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Nintendo Switch 'Joy-Con drift' lawsuits are getting out of control

(Image credit: Future)

The Nintendo Switch has had a banner year in terms of sales, but with a new Nintendo Switch still only the stuff of rumors, and the PS5 and Xbox Series X ready to launch next month, things might look less rosy for Nintendo in 2021.

The lack of new hardware isn't the only problem for Nintendo though; an existing hardware problem dubbed "Joy-Con drift" just won't go away and is now the subject of yet another class-action lawsuit in the U.S. This time, the plaintiffs are a 9- or 10-year-old boy and his mother (via TechRadar).

If you are a Nintendo Switch owner and are unaware of Joy-Con drift, it's a problem that arises when the analog sticks on the controllers register input even when untouched, causing your character or the camera to mistakenly move around in-game. For those of you who have experienced it, I can sympathize as I've have had it occur with two sets of controllers, and it's maddening.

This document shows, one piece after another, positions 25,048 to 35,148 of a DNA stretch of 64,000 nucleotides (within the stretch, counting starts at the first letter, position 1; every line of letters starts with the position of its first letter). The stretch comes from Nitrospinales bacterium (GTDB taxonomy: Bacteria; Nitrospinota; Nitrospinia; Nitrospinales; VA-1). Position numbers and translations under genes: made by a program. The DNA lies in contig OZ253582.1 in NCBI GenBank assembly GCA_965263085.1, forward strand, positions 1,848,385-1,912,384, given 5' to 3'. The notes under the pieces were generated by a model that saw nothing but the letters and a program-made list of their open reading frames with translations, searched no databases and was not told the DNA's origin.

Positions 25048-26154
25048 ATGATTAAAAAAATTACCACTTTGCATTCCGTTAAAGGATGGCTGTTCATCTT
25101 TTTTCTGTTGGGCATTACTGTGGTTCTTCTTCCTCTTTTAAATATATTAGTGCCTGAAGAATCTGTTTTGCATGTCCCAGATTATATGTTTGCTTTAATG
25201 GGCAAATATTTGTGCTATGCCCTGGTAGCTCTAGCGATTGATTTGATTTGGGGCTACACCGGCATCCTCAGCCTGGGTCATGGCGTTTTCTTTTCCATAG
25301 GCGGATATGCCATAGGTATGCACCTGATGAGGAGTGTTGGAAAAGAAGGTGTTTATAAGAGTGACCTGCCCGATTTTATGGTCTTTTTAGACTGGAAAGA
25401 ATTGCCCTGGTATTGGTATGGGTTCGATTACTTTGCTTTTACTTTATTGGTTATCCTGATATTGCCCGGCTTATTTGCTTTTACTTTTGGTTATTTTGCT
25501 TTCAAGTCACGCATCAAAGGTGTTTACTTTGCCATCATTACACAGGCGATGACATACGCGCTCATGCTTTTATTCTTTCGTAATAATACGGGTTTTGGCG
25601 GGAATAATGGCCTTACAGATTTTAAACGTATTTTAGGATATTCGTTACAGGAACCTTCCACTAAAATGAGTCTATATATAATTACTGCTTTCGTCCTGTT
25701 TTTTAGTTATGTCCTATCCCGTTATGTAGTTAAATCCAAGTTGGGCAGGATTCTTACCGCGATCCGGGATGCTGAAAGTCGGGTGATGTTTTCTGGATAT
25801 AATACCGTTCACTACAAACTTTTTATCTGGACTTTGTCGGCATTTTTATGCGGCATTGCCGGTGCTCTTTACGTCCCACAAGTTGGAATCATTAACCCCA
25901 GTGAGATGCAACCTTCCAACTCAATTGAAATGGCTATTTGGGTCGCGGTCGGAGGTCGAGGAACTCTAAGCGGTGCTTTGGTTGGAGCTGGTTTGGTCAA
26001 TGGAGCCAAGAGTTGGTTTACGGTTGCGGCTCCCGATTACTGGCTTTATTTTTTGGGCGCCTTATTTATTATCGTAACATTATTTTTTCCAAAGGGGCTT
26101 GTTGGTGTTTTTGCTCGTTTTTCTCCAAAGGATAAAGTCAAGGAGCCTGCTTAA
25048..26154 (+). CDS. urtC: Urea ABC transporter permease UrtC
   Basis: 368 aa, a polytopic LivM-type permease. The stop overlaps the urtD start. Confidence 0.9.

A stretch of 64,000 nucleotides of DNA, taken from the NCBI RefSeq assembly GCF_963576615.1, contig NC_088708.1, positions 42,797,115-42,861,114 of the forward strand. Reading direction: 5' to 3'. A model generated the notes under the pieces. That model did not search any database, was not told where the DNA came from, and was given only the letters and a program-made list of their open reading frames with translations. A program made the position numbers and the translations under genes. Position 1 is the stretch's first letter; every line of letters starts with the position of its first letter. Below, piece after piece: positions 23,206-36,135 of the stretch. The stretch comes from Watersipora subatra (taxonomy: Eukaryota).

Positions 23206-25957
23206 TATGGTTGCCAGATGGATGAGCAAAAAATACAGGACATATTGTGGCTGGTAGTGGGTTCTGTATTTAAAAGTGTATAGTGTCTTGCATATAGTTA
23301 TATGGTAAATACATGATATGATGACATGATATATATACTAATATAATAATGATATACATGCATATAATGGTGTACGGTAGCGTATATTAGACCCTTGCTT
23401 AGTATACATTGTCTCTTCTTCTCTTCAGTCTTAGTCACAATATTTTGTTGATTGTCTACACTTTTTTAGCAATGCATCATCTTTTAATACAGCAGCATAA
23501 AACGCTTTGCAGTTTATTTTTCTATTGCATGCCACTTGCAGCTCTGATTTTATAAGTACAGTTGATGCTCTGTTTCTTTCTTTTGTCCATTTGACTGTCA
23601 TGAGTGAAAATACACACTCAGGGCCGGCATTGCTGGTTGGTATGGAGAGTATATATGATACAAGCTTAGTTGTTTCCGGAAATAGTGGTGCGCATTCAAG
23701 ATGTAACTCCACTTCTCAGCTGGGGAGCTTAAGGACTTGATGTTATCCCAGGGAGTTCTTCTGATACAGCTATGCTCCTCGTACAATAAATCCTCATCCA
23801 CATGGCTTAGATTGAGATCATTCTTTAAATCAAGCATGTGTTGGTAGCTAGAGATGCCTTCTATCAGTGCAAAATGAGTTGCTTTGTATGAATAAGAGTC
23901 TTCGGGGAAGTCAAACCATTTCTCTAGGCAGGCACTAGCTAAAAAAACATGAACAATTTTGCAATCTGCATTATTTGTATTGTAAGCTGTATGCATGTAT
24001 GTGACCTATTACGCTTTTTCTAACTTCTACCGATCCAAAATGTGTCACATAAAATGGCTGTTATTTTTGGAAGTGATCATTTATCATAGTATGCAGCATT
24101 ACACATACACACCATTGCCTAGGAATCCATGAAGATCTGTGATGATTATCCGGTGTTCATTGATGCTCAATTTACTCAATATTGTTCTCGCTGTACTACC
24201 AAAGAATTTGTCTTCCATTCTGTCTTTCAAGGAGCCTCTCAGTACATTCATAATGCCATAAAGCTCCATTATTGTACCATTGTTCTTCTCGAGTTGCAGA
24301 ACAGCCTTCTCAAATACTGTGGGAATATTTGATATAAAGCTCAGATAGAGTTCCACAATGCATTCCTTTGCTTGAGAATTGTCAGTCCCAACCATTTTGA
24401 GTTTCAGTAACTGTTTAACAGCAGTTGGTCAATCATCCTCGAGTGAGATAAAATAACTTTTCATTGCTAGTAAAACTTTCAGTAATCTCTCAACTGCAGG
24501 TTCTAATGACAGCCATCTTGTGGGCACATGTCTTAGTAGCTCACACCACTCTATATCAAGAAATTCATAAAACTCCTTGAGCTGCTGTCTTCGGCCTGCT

The specifics of this case will likely sound familiar to many Switch owners. The mother, Luz Sanchez, purchased a Nintendo Switch for her son back in December 2018 and experiencing Joy-Con drift within about a month. The problem worsened until the controllers were essentially unusable, which led to the purchase of a second set of Joy-Cons that failed similarly after about seven months.

This isn't the first lawsuit brought against Nintendo for this problem; a 2019 lawsuit is still in arbitration and looking for further claimants. Nintendo attempted to address the problem with free Joy-Con repairs out of warranty, but the lawyers in this case are specifically asserting that this isn't sufficient. They claim Nintendo "continues to market and sell the products with full knowledge of the defect and without disclosing the Joy-Con Drift defect to consumers in its marketing, promotion, or packaging." 

The plaintiffs are seeking $5 million in damages. Given the perceived extent of this problem seems low depending on who is allowed to join the class action suit, but we'll have to see how it plays out with the court in California. For now, if you are experiencing problems with your Joy-Cons you should be eligible for a free repair from Nintendo.